Coming back to the organizations, very often we approach change by appealing only to the logic of people, assuming that if people see the logic they will buy it. And we ignore or mute the fact that feelings and emotions are an integral part of any human being. As long as emotional intelligence continues to be misinterpreted as the ability of a human being to hide, suppress or fake her emotions, as long as emotions continue to be a “taboo” in the workplace, and as long as leaders continue to put little or no emphasis on helping people make the transition from losing what was to feeling great about the upcoming changes, most organizational change initiatives will continue to stumble and often end with “making the case for change” and “venting”.
I would like to share with you the example from Dr. Bob Marshak’s book “Covert Processes at Work: Managing the Five Hidden Dimensions of Organizational Change”. We know that Martin Luther King’s speech “I have a dream” inspired people to change by evoking powerful shared values and aspirations. Now imagine the same speech if it had been presented using only pure logic and data – the market forces that positively or negatively impacted the society over decades, the statistical analysis of the number or percentage of discriminatory events in previous years by state and city, the rational analysis of prevailing conditions and trends, and proposed new actions to address the situation. Are you jumping with excitement yet, feeling inspired to make the change?
“The power of inspiration is that it doesn’t appeal to reason and logic. Inspiration speaks to the aspects of people that want to do good things, want to be part of something bigger than themselves, and want to see their values, hopes, and dreams fulfilled”, says Bob Marshak. Appealing to positive values and aspirations and helping people engage emotionally is what differentiates an inspirational leader from analytical manager.
We know that change can sometimes be demotivating, threatening our competence, our feeling of achievement and control. Ask yourself a question – as a leader, do I help people make a transition to change their thoughts and feelings about a specific change initiative? Do I help people feel great about it, not leaving them in grievance? Do I speak to the aspect that people want to see their values, hopes, dreams fulfilled? Or do I just damp data on them, let them “vent” and express their concerns and then throw more logic and data on them and move forward, assuming that the concerns have been addressed, and in any way the psychological transition to acceptance is a “natural” and sometimes lengthy process, and people will get on board overtime once they see the results?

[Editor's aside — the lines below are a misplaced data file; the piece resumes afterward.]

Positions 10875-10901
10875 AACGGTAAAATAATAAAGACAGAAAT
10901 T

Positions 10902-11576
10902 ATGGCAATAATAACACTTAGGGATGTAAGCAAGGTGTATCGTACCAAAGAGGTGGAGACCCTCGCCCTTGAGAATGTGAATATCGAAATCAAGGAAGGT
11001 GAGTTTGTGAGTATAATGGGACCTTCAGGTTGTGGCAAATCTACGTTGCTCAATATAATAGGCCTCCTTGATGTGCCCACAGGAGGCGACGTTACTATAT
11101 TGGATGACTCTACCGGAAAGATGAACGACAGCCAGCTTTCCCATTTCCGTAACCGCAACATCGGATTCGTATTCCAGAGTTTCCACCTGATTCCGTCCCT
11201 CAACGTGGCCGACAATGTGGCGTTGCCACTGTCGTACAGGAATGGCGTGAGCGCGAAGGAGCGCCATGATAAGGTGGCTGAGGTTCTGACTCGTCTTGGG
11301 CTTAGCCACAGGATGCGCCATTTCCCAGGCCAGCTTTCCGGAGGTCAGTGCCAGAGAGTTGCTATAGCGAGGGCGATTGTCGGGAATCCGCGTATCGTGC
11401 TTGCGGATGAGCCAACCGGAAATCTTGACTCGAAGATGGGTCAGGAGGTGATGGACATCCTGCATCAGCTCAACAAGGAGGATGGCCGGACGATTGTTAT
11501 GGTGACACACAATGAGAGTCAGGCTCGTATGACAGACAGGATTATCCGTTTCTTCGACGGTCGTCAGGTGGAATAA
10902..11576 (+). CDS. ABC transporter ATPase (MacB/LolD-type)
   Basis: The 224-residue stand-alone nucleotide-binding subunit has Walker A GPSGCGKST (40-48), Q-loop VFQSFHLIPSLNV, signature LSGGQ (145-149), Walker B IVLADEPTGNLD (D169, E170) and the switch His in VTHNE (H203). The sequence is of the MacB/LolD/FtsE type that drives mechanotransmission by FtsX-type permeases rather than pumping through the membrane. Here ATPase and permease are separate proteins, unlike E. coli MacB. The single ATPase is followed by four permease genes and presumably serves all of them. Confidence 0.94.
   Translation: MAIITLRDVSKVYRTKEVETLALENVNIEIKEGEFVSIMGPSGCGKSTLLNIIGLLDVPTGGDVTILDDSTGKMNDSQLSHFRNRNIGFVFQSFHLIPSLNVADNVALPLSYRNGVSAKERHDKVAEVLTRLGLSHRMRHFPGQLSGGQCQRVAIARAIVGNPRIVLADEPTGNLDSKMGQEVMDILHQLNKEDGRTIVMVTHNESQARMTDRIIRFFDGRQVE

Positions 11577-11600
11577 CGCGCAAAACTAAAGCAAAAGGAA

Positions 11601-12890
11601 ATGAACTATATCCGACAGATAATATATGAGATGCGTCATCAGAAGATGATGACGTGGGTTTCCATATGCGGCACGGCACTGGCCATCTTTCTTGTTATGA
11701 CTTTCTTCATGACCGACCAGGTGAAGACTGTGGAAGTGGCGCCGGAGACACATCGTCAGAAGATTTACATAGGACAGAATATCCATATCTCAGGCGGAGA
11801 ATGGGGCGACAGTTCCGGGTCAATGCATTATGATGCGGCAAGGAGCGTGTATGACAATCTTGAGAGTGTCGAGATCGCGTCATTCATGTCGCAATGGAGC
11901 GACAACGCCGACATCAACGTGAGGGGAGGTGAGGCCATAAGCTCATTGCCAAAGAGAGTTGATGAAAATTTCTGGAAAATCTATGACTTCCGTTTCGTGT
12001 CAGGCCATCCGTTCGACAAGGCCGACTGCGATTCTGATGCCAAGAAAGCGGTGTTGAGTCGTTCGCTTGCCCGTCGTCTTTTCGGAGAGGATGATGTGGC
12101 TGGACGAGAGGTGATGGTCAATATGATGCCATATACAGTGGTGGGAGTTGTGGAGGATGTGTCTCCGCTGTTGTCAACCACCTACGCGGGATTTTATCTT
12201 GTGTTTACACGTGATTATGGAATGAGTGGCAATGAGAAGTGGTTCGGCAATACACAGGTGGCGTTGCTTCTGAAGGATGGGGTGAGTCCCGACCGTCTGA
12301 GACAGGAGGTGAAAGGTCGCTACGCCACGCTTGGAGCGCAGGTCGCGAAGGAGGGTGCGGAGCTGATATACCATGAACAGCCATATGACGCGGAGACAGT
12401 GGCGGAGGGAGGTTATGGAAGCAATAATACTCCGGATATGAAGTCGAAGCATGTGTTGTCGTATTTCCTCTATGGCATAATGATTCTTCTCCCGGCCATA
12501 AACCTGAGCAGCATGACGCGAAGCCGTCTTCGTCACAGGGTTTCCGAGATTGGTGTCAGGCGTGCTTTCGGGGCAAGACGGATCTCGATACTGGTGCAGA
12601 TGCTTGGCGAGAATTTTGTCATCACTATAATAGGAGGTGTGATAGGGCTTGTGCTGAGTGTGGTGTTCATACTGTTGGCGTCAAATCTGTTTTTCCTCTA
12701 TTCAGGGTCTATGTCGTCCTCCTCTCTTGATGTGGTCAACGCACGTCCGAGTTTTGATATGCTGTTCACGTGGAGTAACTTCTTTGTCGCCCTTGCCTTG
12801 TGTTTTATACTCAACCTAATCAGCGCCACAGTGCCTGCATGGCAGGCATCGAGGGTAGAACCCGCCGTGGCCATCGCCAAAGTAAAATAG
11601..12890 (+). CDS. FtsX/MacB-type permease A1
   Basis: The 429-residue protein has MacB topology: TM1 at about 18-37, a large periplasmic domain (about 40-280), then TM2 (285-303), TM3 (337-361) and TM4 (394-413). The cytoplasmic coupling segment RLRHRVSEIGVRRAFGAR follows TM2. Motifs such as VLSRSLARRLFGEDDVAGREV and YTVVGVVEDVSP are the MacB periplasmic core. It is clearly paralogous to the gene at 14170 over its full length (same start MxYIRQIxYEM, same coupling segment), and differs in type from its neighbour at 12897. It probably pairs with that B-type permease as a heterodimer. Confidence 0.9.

Remember that emotions will always defeat logic. People will achieve extraordinary results when you coach them through transitioning the emotional curve to embrace change, when you encourage and inspire them by speaking to their feelings and emotions, in addition to explaining the rationale and logic. Emotional commitment is what defines employee engagement. You will help people commit emotionally by connecting their minds and hearts, leading them to take inspired massive action and achieve great results.
And if you want to see different results for yourself then be intentional and start changing your thinking in a way that it is supportive of your success. It all starts in your head.
Also seen on The Huffington Post